Monthly Archives: January 2017

Plasterboard – good or bad?

Plasterboard is a relatively modern invention within the history of the plastering trade, cutting plasterboard plaster hand with dirty sawand was developed as a quick and easy method of creating wall surfaces in new builds, that did not require the same level of attention as traditional plastering; plasterboard could be put up in less than half the time it takes to prepare and scratch coat a wall, and then only needs a quick skim coat on the top, with none of the worries of wall suction, damp or other surface issues that can cause problems for a plasterer.  Building practices change according to more stringent demands on time and cost, and some modern buildings are now being built without that skim coat of plaster on top of the boards.

Many homeowners don’t know they need to prepare these walls for decorating; while some may get away with wallpapering straight on to plasterboard, more often than not the surface decoration does not hold, and they spend more money getting it fixed.  Bare plasterboard should be sealed, either with dilute PVA solution or a manufacturer’s sealant product before decorating. However, for a longer lasting surface that will stand up to frequent redecorating and stripping, a skim coat of plaster on top of the board is the best option.

Plasterboard is made up of a gypsum sheet with thick lining paper on either side, and comes in thicknesses from 6mm to 15mm. There are also specialised boards for sound proofing, moisture proofing and fire protection.  Fire retardant plasterboard is often used in places that are exposed to a lot of heat, such as furnace and boiler rooms and in public buildings, where evacuation procedures can be time consuming, such as hospitals and schools.  The standard width of boards is 1200mm, which fits well with the 600mm stud spacing on new builds.

Although some traditionalists would argue that plasterboard is a short cut and doesn’t involve as much skill as plastering the old fashioned way, there is no doubt that it is here to stay, offering a cost saving on new builds, as well as loft conversions and renovation projects.  However, having said that, plasterboard should be used with caution on old building renovations that have structural or damp problems, as by covering everything over with nice smooth plasterboard, you could create hidden problems of damp and cracked walls, that will get much worse before they are noticed.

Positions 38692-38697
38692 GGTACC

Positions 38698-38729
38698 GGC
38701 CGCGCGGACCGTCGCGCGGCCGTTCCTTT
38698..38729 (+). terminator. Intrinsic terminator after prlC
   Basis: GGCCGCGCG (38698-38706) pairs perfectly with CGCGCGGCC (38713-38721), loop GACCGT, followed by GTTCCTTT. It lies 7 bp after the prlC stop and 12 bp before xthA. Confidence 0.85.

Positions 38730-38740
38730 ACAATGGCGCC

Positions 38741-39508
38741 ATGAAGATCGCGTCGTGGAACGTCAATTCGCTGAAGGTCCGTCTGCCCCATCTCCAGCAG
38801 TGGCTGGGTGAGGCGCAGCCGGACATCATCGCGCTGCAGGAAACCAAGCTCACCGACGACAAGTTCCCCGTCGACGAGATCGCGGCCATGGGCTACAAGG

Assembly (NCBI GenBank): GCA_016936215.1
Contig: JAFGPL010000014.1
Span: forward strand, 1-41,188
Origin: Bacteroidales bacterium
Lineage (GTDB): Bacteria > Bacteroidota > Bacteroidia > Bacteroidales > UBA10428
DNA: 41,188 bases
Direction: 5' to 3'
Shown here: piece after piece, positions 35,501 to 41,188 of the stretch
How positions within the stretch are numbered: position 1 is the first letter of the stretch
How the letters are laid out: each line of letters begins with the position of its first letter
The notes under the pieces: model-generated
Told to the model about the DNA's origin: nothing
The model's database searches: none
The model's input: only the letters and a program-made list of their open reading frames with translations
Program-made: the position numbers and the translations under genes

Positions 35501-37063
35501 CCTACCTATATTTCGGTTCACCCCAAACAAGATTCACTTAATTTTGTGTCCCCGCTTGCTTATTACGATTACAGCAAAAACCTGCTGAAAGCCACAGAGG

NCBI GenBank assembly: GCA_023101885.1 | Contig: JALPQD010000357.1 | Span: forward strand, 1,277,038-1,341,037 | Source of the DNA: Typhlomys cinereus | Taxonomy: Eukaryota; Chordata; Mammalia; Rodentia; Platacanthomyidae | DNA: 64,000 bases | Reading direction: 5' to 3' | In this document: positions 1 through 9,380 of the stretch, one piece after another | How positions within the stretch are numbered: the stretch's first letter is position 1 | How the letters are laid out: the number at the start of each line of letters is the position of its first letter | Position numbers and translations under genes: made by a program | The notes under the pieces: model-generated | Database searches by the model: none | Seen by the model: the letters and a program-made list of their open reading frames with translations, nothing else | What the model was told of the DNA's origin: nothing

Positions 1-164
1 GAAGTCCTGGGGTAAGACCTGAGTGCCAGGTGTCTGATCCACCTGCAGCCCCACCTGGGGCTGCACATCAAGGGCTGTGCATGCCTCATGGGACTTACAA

Plasterboard is not ideal for kitchens, bathrooms and other rooms that may experience high levels of moisture (like a home gym or beauty treatment room), as it can absorb that moisture from the atmosphere and become damp.  There are special plasterboards for these rooms, but they are more expensive than standard ones as they contain silicone layers to resist damp penetration.  Despite the higher initial cost, there should not be any need to replace moisture resistant plasterboard in a few years, whereas with cheaper, standard plasterboards you could find it needs completely replacing if it gets damp, meaning ripping out the entire kitchen or bathroom suite to do so.

Plasterboard has many advantages in terms of time and cost savings and is widely used for these reasons.  The increasing trend of not finishing the boards with either a skim coat or sealant is worrying for plasterers who make their living skim coating new builds on a contractor basis, so there is a valid argument that it is detrimental to the trade in this area.  Plasterers affected by this change can capitalise on this by advertising to new build owners, who may be unaware that they can protect their wall surfaces and make future redecorating easier by having the bare boards plastered over, thereby retaining the work, but on a much better rate than being paid by the square metre by a cash-tight property development company.